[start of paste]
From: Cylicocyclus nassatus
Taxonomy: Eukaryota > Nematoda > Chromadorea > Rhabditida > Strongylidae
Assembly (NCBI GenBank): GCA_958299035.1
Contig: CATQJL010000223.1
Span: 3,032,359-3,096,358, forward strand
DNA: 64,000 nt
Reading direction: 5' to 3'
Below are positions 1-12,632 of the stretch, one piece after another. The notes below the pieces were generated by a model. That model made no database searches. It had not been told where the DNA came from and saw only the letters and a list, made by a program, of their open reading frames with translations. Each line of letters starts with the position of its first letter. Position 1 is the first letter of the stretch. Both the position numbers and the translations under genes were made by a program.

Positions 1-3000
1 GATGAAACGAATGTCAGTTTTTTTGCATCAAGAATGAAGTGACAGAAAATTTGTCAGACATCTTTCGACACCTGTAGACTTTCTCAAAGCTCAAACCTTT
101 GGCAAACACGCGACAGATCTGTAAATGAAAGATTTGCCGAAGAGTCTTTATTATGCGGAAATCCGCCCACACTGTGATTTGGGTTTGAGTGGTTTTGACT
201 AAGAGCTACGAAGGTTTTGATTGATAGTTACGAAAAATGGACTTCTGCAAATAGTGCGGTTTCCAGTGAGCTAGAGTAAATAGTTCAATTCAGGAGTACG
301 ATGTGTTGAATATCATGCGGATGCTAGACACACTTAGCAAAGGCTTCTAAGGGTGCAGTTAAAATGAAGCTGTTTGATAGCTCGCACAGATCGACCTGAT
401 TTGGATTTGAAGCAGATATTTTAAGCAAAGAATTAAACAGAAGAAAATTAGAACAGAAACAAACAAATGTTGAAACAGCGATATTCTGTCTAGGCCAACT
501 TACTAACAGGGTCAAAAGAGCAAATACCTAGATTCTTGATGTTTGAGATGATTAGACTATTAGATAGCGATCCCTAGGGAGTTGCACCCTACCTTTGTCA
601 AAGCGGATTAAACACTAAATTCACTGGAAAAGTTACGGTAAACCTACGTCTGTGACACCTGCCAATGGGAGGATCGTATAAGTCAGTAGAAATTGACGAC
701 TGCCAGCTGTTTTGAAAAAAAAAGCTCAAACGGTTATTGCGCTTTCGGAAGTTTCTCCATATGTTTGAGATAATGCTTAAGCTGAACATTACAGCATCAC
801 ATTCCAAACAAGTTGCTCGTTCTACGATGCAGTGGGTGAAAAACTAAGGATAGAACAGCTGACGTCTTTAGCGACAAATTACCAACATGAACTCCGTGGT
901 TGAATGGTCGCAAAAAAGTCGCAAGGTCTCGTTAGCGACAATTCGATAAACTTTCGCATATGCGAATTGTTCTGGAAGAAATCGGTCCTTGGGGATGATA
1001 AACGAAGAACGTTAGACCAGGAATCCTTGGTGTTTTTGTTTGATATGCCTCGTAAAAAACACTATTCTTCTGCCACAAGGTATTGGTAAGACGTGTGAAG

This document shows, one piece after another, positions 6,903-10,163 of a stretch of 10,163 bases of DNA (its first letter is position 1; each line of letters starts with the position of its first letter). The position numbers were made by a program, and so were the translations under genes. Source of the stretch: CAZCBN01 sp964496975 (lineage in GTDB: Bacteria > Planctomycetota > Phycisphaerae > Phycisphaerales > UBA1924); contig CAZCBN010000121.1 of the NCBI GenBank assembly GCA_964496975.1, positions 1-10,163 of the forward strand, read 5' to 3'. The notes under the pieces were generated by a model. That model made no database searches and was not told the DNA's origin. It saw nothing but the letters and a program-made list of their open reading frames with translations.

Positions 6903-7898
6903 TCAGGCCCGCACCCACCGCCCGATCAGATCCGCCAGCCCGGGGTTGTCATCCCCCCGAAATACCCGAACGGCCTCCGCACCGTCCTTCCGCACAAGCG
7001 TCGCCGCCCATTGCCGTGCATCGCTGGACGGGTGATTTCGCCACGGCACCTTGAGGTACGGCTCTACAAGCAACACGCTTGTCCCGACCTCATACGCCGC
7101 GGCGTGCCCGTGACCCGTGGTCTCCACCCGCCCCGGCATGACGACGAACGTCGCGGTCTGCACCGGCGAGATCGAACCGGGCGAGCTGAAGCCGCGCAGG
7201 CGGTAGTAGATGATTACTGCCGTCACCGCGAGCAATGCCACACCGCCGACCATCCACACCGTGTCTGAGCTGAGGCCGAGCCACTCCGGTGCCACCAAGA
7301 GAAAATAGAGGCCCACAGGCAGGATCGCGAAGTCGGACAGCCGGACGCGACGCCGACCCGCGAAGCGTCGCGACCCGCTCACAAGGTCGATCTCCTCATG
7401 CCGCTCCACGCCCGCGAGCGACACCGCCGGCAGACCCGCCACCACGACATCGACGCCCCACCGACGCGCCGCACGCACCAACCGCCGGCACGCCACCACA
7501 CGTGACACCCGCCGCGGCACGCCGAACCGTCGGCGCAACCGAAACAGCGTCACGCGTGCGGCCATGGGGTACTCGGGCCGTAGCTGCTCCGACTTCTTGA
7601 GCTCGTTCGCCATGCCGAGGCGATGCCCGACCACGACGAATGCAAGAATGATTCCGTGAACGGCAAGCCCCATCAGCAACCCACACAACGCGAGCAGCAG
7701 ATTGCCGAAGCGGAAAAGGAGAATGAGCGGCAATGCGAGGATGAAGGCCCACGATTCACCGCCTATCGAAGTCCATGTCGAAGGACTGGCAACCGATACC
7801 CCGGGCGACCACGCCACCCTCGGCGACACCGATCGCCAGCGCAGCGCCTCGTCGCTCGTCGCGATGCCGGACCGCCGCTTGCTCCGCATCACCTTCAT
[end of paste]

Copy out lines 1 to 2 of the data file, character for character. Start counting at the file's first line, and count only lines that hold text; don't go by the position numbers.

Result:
From: Cylicocyclus nassatus
Taxonomy: Eukaryota > Nematoda > Chromadorea > Rhabditida > Strongylidae